The first grade winners included Addy Hickson in Mrs. Hope's class; William Lucas in Mrs. Jessica's class; Karlee Hall in Mrs. Pam's class and Lillyan Costner in Mrs. Vanessa's class.
And, in second grade the winners included Kashlen Brenna in Mrs. Laura Brantley's class; Jadah Smith in Mrs. Nikki's class and Madison Wright in Ms. Veda's class.
The winners of the essay contest were then announced, and Blackwell and Poole again passed out prize money from Piggott Community Sharing Hearts, Inc.
This year's essay winners included, from third grade--Natalie Blake from Heather Seegrave's class; Haley Seal from Kathy Coyle's class and Shawn-Hudson Seegraves from Carol Keys' class. Winners from fourth grade included--Chase Lewis from Tammy Cashion's class; Sebastian Mayberry from Debbie Dunlap's class and Summer Pollard from Amber Murray's class. The fifth grade winners included-Morgan Smart from Tonya Helm's class; Tana Benson from Vickie Benson's class and Shalyn Parrish from Sherri Wright's class. And, the sixth grade winners included--Maggie Williams from Jennifer Benson's class; Carlie Vancil from Cobi Hendrix's class and Drake Featherston from Veleda Langley's class.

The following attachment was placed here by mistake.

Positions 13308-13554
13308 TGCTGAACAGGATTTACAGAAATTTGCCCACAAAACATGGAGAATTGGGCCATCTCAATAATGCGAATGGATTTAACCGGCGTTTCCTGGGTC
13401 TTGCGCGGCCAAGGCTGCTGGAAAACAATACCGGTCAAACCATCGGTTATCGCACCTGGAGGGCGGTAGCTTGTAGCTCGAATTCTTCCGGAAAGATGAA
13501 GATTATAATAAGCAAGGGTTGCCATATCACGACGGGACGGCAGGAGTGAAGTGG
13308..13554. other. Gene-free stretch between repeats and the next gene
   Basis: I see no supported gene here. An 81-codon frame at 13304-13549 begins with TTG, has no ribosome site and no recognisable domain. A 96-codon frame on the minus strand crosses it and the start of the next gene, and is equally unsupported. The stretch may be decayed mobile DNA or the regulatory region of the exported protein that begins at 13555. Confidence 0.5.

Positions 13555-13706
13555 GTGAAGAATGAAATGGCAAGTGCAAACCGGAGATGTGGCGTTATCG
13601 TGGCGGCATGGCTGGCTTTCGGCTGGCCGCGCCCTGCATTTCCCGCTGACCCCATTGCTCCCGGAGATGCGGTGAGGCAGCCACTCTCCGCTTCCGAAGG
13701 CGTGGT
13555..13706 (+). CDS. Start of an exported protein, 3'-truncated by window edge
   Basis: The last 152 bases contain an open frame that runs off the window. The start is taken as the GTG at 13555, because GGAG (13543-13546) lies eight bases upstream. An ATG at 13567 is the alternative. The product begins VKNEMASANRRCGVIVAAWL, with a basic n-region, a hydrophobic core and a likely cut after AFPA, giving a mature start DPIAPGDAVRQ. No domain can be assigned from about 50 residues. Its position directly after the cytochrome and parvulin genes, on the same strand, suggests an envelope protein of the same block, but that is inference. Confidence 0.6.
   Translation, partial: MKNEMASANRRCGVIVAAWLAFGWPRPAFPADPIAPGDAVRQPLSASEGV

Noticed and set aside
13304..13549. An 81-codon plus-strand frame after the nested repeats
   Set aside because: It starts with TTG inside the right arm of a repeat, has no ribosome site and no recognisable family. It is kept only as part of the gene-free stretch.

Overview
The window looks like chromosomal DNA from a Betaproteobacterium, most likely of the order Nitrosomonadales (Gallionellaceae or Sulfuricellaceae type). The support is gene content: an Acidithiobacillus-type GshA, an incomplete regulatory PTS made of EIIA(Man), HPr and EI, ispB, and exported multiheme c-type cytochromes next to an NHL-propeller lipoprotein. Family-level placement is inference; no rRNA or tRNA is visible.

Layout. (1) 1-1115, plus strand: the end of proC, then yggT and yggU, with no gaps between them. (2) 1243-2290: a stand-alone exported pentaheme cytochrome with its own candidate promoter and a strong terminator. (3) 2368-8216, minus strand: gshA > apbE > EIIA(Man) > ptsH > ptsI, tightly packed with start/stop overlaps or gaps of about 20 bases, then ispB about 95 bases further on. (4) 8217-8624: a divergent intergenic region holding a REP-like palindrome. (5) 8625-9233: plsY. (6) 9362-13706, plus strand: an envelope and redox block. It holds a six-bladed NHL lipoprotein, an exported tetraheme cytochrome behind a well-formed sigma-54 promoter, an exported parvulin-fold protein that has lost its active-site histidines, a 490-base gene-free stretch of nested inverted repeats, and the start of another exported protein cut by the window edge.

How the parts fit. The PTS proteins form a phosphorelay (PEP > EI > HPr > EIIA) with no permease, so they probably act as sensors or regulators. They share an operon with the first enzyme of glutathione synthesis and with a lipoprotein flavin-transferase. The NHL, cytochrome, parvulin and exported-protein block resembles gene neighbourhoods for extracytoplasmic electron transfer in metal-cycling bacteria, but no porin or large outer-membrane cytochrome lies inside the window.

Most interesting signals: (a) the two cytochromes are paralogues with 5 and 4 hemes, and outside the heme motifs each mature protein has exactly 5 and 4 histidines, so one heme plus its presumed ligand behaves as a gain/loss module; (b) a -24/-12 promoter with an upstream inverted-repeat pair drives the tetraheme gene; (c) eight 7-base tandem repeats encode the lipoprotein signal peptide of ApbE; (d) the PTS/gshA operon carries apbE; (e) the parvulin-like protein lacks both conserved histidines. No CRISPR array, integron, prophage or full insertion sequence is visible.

Overall winners also announced, and had the opportunity to read their essays. The overall winners from each individual class were Natalie Blake for third grade, Chase Lewis from fourth grade, Morgan Smart from fifth grade and Maggie Williams from the sixth grade.
Those on hand also enjoyed several selections performed by the Marching Mohawk Band, and the drum line, along with a performance by the peewee cheerleaders.
Mann also took a moment to recognize Mycah Blascoe, winner of the fourth grade "Youth Power" t-shirt design contest.
Afterward, the assembly enjoyed a presentation by guest speaker Andy Newbill, pastor of the First United Methodist Church of Piggott. Newbill, using a clean and un-wrinkled sheet of paper for reference, spoke to the students about the consequences of both doing drugs and bullying. He explained that, once a piece of paper has been wadded-up or otherwise damaged it's nearly impossible to ever put it back the way it once was--and applied the analogy to drug use and bullying in one's life.